Attorneys for the Borgata Hotel and Casino have responded to Phil Ivey’s recent motion to dismiss the multimillion-dollar cheating case against him. Three weeks ago, the poker player’s lawyers requested that the case be dropped, claiming, among other things, that a six-month statute of limitations to recoup money lost in an “illegal” game had expired.
The case relates to four sessions of baccarat that Ivey and his associate and fellow defendant Cheng Yin Sun played at the Borgata in 2012, during which they won $9.6 million. The Borgata claims that Ivey and Sun were edge-sorting, i.e., using a system in which the player is able to determine the value of a card by observing subtle flaws in the pattern on the back, and is thus able to turn the odds to the player’s favor.
This, claims the casino, is fraud under New Jersey law and carries a prison sentence of “more than one year,” and possibly, considering the amount of money involved, five to ten years.
Representing the Borgata, attorney Jeremy Klausner rejected claims that the statute of limitations had expired, as well as the assertion of Ivey’s attorneys that supposed violations of state casino regulations cannot be pursued by individual casinos.
“There simply is no private cause of action by player or casino to revoke and require restitution of gambling winnings or losses because of some perceived ‘illegality’ which springs from nothing more than a player’s subjective intent or use of his five senses,” Ivey’s attorney Louis Barbone asserted in the motion to dismiss.
Arguing against this point, Borgata’s counsel Klausner wrote: “Although the motion cleverly attempts to apply existing case law to the facts in this case, Defendants’ cannot escape the fact that it is only casinos, and not casino patrons, that are regulated by New Jersey’s Casino Control Act. While certain claims by patrons against casinos may be preempted by the Casino Control Act, there is no preemption in reverse. New Jersey’s Division of Gaming Enforcement simply does not have the power to order casino patrons to take any act, including making restitution to casinos for fraud, cheating, or breach of contract. Indeed, the only way for Borgata to seek redress against Ivey and Sun is through legal action.”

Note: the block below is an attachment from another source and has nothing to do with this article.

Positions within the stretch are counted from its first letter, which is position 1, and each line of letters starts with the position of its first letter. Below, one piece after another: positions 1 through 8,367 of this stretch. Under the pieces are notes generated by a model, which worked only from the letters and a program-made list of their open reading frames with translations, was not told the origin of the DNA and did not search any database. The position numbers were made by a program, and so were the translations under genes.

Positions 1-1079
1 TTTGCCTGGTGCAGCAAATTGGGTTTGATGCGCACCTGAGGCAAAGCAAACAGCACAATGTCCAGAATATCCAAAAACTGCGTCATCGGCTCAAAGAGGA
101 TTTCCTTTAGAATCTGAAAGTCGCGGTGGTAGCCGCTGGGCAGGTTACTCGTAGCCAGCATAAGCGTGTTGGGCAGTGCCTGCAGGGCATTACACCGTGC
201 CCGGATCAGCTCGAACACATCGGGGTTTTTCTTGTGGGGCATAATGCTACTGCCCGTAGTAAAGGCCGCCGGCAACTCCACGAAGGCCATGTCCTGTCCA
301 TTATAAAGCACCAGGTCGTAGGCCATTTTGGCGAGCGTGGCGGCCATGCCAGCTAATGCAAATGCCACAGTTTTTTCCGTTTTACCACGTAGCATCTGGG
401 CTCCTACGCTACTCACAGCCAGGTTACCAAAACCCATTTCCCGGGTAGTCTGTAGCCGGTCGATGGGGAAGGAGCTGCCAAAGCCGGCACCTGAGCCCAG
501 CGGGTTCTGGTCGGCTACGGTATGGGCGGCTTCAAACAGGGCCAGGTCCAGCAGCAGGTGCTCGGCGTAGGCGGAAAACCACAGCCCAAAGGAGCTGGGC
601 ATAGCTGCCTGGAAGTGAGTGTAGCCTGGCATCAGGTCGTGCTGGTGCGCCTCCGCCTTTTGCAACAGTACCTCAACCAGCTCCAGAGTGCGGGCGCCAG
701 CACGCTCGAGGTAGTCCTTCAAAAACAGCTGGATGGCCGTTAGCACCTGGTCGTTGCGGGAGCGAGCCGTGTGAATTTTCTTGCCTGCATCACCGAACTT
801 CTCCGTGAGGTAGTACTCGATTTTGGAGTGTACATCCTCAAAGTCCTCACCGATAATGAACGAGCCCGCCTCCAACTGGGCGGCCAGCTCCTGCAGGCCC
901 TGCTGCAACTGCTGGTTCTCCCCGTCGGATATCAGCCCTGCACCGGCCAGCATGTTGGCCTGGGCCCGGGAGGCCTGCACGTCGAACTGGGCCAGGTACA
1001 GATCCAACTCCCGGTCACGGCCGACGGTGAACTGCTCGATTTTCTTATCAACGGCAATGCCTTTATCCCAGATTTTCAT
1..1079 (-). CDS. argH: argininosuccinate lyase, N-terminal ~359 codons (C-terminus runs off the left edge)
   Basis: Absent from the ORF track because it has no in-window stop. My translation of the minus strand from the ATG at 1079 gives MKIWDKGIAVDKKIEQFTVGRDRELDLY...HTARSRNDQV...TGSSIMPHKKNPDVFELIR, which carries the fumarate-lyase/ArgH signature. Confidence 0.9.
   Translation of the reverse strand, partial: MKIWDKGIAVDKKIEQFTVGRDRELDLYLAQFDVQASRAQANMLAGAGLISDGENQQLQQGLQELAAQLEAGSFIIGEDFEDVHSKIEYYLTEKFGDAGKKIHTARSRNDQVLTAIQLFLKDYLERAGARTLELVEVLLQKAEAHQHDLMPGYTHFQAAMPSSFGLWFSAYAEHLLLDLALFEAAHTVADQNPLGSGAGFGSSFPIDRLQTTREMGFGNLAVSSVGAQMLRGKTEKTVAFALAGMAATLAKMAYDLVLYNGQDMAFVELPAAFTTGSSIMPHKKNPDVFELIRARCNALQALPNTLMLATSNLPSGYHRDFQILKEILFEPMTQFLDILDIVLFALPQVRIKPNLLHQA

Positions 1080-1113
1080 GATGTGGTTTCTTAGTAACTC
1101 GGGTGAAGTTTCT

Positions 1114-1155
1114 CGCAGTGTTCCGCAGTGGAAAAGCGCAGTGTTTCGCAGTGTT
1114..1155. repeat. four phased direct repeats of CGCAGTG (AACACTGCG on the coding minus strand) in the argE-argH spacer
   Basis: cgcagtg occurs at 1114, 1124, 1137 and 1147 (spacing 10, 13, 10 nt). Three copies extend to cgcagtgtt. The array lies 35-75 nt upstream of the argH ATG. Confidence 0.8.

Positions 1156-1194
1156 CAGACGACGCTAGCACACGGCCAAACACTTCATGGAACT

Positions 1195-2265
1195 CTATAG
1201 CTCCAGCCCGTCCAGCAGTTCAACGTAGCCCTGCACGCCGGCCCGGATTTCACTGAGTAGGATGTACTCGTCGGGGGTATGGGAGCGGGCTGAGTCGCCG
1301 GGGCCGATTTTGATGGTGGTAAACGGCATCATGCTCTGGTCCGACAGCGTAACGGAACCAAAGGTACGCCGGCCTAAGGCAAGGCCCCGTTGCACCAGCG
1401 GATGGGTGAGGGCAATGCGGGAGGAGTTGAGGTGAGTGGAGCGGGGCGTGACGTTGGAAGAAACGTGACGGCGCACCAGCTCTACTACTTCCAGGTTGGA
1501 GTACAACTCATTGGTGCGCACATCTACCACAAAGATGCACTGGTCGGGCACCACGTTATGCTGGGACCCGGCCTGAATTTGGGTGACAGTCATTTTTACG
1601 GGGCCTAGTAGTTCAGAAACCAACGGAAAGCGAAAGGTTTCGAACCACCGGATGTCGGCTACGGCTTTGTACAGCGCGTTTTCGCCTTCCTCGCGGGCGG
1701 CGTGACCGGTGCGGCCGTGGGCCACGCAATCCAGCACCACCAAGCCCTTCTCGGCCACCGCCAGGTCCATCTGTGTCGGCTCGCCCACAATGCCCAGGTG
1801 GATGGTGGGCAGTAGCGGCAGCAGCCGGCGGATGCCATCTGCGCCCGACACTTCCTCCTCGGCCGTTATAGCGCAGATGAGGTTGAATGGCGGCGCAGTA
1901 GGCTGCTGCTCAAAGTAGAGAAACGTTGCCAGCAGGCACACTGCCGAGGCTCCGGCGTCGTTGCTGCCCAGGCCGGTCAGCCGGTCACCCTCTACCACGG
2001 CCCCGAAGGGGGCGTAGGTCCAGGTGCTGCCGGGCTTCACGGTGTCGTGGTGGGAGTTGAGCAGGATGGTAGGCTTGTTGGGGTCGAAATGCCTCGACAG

Klausner also cited a case last month in which the Golden Nugget was able to reclaim money won by a group of gamblers at the baccarat tables as a precedent for a casino receiving restitution in the aftermath of a “fraudulent game.” In that instance, gamblers realized that a deck was unshuffled and that the cards were being dealt sequentially, which meant they knew with certainty which cards were coming next.
The legal nuances of the Ivey/ Borgata case are complex and myriad and the outcome, if it goes to trial, may create a precedent that has interesting repercussions for the casino industry. Whether the Borgata will be able to prove fraud, or the court will agree with Ivey that it was all “pure skill,” remains to be seen. Until then, it’s clear that the Borgata means business; not content with simply reclaiming its losses, it is intent on criminal prosecution.
“Borgata specifically alleges acts involving gambling that are chargeable under state law and carry a prison sentence of more than one year,” it said.